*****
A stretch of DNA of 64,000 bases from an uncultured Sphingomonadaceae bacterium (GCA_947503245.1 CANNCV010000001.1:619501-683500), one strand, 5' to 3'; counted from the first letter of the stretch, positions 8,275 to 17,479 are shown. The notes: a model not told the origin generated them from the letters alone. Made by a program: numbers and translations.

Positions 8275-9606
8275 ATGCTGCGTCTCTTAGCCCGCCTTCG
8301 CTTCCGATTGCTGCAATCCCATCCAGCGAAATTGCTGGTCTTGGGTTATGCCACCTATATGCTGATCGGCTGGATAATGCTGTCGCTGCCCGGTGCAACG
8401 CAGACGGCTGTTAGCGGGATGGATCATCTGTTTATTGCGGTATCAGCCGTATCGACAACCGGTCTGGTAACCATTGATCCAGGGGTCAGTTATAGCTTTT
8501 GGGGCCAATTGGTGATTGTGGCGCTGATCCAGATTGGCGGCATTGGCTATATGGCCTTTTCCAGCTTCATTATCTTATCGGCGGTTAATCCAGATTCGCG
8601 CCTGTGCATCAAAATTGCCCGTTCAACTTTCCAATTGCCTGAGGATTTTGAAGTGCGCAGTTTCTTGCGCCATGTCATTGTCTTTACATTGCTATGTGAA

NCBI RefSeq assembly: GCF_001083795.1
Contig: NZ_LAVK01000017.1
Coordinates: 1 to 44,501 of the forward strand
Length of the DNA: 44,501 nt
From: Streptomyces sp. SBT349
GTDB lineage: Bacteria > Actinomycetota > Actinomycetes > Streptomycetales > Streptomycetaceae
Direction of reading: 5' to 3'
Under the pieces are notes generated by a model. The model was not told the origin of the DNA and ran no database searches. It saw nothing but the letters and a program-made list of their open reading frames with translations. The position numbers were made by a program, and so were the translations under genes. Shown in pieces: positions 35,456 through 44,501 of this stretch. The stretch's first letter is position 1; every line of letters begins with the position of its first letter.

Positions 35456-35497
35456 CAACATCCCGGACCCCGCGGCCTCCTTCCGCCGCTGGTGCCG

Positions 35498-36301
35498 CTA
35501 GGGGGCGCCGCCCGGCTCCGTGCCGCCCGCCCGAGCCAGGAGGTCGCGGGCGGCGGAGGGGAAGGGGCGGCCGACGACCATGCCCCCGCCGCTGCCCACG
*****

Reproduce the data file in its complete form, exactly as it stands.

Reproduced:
A stretch of DNA of 64,000 bases from an uncultured Sphingomonadaceae bacterium (GCA_947503245.1 CANNCV010000001.1:619501-683500), one strand, 5' to 3'; counted from the first letter of the stretch, positions 8,275 to 17,479 are shown. The notes: a model not told the origin generated them from the letters alone. Made by a program: numbers and translations.

Positions 8275-9606
8275 ATGCTGCGTCTCTTAGCCCGCCTTCG
8301 CTTCCGATTGCTGCAATCCCATCCAGCGAAATTGCTGGTCTTGGGTTATGCCACCTATATGCTGATCGGCTGGATAATGCTGTCGCTGCCCGGTGCAACG
8401 CAGACGGCTGTTAGCGGGATGGATCATCTGTTTATTGCGGTATCAGCCGTATCGACAACCGGTCTGGTAACCATTGATCCAGGGGTCAGTTATAGCTTTT
8501 GGGGCCAATTGGTGATTGTGGCGCTGATCCAGATTGGCGGCATTGGCTATATGGCCTTTTCCAGCTTCATTATCTTATCGGCGGTTAATCCAGATTCGCG
8601 CCTGTGCATCAAAATTGCCCGTTCAACTTTCCAATTGCCTGAGGATTTTGAAGTGCGCAGTTTCTTGCGCCATGTCATTGTCTTTACATTGCTATGTGAA

NCBI RefSeq assembly: GCF_001083795.1
Contig: NZ_LAVK01000017.1
Coordinates: 1 to 44,501 of the forward strand
Length of the DNA: 44,501 nt
From: Streptomyces sp. SBT349
GTDB lineage: Bacteria > Actinomycetota > Actinomycetes > Streptomycetales > Streptomycetaceae
Direction of reading: 5' to 3'
Under the pieces are notes generated by a model. The model was not told the origin of the DNA and ran no database searches. It saw nothing but the letters and a program-made list of their open reading frames with translations. The position numbers were made by a program, and so were the translations under genes. Shown in pieces: positions 35,456 through 44,501 of this stretch. The stretch's first letter is position 1; every line of letters begins with the position of its first letter.

Positions 35456-35497
35456 CAACATCCCGGACCCCGCGGCCTCCTTCCGCCGCTGGTGCCG

Positions 35498-36301
35498 CTA
35501 GGGGGCGCCGCCCGGCTCCGTGCCGCCCGCCCGAGCCAGGAGGTCGCGGGCGGCGGAGGGGAAGGGGCGGCCGACGACCATGCCCCCGCCGCTGCCCACG